chapter  11
Domestic wells in New Mexico
ByThomas Maddock III and Peggy W. Barroll
Pages 11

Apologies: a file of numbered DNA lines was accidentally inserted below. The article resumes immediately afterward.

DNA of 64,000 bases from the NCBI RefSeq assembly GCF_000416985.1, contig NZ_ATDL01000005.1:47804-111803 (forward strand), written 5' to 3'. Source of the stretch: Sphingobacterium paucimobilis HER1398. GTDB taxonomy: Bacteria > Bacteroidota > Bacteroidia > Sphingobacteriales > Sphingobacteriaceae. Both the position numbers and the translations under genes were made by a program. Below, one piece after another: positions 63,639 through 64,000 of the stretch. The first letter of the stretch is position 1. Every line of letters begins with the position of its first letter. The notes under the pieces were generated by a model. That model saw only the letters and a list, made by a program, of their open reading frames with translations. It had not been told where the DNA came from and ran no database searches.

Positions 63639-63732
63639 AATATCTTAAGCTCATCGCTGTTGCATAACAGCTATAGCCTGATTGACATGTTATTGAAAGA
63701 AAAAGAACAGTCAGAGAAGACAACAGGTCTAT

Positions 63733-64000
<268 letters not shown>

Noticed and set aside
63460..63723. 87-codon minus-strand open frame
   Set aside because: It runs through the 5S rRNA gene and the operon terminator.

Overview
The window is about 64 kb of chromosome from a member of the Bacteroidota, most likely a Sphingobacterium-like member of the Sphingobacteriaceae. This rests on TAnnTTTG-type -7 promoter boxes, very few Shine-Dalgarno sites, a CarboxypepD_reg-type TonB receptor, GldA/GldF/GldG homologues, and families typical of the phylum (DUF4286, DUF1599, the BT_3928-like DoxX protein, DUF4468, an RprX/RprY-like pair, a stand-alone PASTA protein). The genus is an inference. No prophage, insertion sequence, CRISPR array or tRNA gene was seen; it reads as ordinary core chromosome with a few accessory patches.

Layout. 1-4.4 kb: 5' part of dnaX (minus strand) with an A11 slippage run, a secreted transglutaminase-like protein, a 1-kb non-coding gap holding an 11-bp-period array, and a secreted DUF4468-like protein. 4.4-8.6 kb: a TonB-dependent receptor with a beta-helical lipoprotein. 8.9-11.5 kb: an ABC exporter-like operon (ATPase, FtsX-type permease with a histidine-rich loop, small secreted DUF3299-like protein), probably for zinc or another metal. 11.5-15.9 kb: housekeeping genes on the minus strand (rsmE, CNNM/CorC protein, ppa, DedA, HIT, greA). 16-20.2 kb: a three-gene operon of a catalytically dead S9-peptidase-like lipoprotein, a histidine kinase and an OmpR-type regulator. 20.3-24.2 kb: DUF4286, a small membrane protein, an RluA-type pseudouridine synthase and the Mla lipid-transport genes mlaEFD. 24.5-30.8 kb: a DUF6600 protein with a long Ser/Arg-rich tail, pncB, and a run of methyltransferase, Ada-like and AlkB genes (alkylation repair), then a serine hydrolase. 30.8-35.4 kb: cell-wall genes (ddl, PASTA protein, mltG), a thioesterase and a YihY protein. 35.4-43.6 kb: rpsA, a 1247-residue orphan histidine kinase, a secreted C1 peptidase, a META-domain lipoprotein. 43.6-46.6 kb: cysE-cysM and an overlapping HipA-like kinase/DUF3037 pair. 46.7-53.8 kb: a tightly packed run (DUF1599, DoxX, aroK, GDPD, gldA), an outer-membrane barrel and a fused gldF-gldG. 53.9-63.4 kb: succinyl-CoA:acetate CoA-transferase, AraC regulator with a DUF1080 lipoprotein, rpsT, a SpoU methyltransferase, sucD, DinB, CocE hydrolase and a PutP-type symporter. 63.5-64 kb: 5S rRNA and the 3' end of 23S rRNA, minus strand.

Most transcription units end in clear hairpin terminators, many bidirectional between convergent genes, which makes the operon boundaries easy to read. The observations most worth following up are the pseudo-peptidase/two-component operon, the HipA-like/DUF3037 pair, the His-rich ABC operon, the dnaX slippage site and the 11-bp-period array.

This chapter discusses the prob lems associated with the regu latory exceptions that New Mexico provides for private wells used for do mestic purposes. While each well indi vidually may have a minor impact, the sheer number of such wells leads to a signi fic ant combined impact. Further, most such wells are close to a river/stream where they can have direct impacts on streamflow. Here, we review the his tory of the legal status of such wells, recent rules adopted by the Office of the State Engineer (OSE) to better regulate do mestic wells, and the consti tu tionality of existing statute which appears to require the OSE to issue do mestic well permits. A recent case (Bounds v. D’Antonio, 2008) has raised this crit ical issue for New Mexico. Domestic wells are obviously needed in rural areas not served by muni cipal sys tems. However, new subdivisions can take ad vant age of the do mestic well loophole to circumvent the more rigorous applica tion pro­ cess required for non­ domestic water rights. Requiring the OSE to treat do mestic well applica tions like other water rights applica tions would create an enorm ous workload. Yet, changes to the existing sys tem may be needed to protect senior water rights. In addition, the question remains as to how to treat existing do mestic wells when they are subject to a pri or ity call. In the inter ests of health and safety, the OSE has indicated a pref er ence for partial exemption of do mestic wells from pri or ity-curtailing only any outdoor use of water, but not indoor drinking and sanitary uses. Meanwhile, the relationship between do mestic wells and prior existing water rights creates an area of un cer tainty in future water management. It is likely these mat ters will eventually be decided by the courts, which may cause a signi fic ant change in the treatment of do mestic wells.